So you don't like oak?

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So you don't like oak?

Postby Gary Barlettano » Sat Aug 19, 2006 1:22 am

<table><tr><td valign="top" colspan="2">I wandered on over to Bouchaine Vineyards today. Actually, I had wanted to go and finally take a picture of that big old winemaker statue on the outskirts of Napa, but I blew right by it. Guess I should have taken the righthand fork toward Lake Berryessa. Anyway, I decided to head to Bouchaine Vineyards instead because their '97 Pinot Noir was one of my vinous epiphanies. I know, Thomas Wolfe, but it was really a pleasant ride all the same.

I pretty much tasted through their whole line-up (what was left of it this late in the season), i.e. Buchli Station label, Chards, Pinot Noir, Syrah, Rosé of Syrah, and a funky dessert wine called Bouche d'Or which was a really tasty blend of Chardonnay and, of all things, Riesling. That was a truly unctuous event with a heavy-fruit-syrup-like mouthfeel and a spritely, exotic fruit flavor I couldn't put my finger on, pear-ish or kiwi-ish. It was, however, unique and I would have bought a bottle were I not such a skinflint.
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Then I had a pre-release drop of their '05 Chêne d'Argent, an unoaked Carneros Chardonnay. I asked and believed to hear that no ML was involved either. Bright, crisp, light and lively, full of fruit with bouncy acid. Geez, I might even start drinking Chardonnay again. The folks at Bouchaine like to translate that French name into "Silvery Oak" in reference to the stainless steel fermentation and ageing. I, cynic that I am, kind of leaned toward a looser translation, "Money Tree."

In all, I have to say that winemaker Michael Richmond had a wonderfully light hand. Only the '04 Carneros Pinot Noir seemed too oaky for my taste, but it doesn't take too much oak to turn me off. Otherwise these were real dinner wines, subtle and none too pushy. Even the Syrah was on the light side. All that bacon and all those "lardons" were left in the fridge. OK, blind one might not have recognized it as Syrah, but it was good. The pourer said it was a Syrah made in a Pinot Noir style. He might have been right.
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Lastly, get there soon. The tastings are still complimentary. They'll be charging soon ... just to keep the riff raff out. Guess they meant me!</td></tr></table>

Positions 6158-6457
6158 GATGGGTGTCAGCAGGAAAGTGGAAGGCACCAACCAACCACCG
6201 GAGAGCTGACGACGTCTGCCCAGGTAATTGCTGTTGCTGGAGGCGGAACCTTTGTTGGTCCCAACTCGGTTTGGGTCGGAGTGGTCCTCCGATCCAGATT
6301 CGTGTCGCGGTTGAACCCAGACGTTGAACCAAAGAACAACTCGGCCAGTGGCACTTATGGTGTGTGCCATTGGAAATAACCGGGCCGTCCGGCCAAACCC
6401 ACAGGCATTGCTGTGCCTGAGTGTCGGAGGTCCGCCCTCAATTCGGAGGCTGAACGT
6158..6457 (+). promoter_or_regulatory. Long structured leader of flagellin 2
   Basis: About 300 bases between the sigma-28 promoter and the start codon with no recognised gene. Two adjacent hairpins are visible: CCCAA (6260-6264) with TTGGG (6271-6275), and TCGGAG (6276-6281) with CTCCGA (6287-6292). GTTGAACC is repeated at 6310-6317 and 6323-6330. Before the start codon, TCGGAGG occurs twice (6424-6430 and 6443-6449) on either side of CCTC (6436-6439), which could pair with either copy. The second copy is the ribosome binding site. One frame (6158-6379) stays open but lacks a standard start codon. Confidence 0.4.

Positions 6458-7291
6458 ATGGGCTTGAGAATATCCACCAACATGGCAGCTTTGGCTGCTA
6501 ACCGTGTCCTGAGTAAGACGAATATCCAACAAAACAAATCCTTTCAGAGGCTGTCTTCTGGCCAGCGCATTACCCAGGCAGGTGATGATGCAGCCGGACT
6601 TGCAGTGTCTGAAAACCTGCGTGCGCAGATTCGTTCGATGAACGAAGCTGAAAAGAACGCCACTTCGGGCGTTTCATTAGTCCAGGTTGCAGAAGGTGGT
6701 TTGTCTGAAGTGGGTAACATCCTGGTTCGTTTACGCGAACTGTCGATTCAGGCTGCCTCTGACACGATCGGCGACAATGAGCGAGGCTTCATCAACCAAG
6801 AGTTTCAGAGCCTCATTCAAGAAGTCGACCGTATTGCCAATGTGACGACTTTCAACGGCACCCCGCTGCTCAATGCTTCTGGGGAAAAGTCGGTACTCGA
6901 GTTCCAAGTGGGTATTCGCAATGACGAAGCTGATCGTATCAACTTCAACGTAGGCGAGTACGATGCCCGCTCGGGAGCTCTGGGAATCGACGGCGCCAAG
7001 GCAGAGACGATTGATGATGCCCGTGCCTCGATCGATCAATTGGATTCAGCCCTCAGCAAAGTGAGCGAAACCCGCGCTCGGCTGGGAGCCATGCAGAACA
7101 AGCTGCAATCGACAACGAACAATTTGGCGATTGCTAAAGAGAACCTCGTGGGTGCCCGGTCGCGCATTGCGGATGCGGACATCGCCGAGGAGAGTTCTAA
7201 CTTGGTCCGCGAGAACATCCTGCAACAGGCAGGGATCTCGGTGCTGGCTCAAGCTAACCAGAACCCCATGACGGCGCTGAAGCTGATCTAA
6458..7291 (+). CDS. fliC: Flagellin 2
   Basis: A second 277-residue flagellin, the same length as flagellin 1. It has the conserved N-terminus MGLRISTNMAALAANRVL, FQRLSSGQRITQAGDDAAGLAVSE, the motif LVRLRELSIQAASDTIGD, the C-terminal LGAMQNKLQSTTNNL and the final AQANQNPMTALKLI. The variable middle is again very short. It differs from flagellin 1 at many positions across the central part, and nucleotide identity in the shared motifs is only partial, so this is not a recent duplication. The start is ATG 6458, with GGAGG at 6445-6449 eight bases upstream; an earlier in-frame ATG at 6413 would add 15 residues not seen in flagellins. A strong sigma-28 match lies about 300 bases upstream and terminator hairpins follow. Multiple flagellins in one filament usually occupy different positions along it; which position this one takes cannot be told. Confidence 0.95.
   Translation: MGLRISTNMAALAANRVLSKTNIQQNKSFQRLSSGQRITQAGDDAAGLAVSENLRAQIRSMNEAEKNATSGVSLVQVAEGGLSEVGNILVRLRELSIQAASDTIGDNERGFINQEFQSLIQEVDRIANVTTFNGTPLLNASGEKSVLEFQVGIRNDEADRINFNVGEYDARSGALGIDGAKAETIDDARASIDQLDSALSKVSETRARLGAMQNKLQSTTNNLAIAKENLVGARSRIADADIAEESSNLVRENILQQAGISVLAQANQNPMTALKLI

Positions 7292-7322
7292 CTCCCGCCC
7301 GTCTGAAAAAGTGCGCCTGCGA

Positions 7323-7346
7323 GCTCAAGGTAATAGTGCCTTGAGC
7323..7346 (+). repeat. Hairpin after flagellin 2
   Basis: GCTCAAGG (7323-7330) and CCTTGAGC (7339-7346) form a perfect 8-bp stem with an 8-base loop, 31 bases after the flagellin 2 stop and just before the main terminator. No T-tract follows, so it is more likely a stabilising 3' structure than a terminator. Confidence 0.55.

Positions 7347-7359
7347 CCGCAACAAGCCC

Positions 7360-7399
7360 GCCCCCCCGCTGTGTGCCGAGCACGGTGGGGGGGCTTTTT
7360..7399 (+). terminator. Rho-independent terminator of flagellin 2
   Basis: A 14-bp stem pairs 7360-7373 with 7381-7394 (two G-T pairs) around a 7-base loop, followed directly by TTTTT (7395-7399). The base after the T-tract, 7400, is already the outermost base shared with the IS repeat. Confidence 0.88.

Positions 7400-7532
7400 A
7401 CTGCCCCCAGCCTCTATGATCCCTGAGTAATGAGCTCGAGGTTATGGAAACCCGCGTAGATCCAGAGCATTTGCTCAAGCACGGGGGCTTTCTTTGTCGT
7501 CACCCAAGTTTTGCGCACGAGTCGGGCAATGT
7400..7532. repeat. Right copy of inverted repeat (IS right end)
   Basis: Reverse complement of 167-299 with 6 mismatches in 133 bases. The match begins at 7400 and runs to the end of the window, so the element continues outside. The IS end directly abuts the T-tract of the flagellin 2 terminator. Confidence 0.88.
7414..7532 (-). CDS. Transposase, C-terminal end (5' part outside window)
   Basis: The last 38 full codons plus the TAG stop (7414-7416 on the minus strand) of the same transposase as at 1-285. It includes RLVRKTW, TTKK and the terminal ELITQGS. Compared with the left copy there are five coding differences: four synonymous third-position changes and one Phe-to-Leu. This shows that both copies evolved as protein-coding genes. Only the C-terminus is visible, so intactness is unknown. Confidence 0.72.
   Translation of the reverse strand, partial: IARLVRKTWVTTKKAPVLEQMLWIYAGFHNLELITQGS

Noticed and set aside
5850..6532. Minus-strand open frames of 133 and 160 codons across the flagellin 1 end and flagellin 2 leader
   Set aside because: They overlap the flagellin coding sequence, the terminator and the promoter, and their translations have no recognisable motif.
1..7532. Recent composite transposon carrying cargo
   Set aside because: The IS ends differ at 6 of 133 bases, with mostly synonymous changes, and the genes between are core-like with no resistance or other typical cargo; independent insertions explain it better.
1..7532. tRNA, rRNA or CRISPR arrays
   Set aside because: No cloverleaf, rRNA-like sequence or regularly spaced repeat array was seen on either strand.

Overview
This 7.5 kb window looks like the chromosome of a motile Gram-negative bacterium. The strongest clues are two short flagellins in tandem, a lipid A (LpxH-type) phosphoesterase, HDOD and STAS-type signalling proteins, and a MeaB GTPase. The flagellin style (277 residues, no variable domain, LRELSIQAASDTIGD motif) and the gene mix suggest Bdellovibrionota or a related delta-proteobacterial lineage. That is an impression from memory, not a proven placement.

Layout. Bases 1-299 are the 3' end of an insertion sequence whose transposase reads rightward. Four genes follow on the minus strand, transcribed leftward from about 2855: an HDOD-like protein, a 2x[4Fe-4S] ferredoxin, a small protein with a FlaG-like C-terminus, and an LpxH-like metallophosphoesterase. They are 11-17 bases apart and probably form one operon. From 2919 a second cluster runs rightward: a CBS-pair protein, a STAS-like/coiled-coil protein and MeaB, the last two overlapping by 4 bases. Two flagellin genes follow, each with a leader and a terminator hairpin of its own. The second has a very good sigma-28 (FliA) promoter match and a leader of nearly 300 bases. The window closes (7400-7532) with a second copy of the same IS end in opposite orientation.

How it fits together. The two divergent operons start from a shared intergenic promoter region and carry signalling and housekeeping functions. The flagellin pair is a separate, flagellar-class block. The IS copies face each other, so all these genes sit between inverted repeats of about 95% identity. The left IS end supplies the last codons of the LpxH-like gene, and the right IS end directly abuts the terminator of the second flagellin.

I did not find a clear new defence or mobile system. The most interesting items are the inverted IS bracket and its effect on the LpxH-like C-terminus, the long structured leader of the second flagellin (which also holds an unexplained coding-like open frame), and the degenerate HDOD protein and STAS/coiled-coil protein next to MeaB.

Last edited by Gary Barlettano on Sat Aug 19, 2006 4:54 am, edited 3 times in total.
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Re: So you don't like oak?

Postby Mike Filigenzi » Sat Aug 19, 2006 1:26 am

Nice, Gary! Makes me want to get in the car and point it west....



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Re: So you don't like oak?

Postby Robin Garr » Sat Aug 19, 2006 8:20 am

Gary Barlettano wrote:I wandered on over to Bouchaine Vineyards today.


Nice report! Pretty formatting, too. :)

I took the liberty of moving it to the Wine Forum, since it is, after all, wine-related ...
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Re: So you don't like oak?

Postby Paul B. » Sat Aug 19, 2006 11:04 am

A very nice report indeed, Gary. I have never been west of the Rockies, but the photos are interesting as they show the archetypal vinifera-amenable terroir: blue skies and near-drought :lol:

The wines sound interesting as well. I almost never buy Californian wine here in Toronto for fear of getting something with lots of confected oak and residual sugar. Zins are the obvious exception, as I like the variety and have a certain oakiness tolerance when it comes to Zin.

Unoaked Chardonnay could be the key to the variety's second wave IMO. Of course, I don't think that oaked Chardonnay in and of itself is a bad thing; poorly (i.e. excessively) oaked Chardonnay certainly is, and must have turned off lots of people by now.
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Re: So you don't like oak?

Postby Tyler Brebbermann » Sat Aug 19, 2006 12:02 pm

Great report, I can't wait to get out west sometime. It is nice to hear someone is doing Chardonnay in a different style than the norm.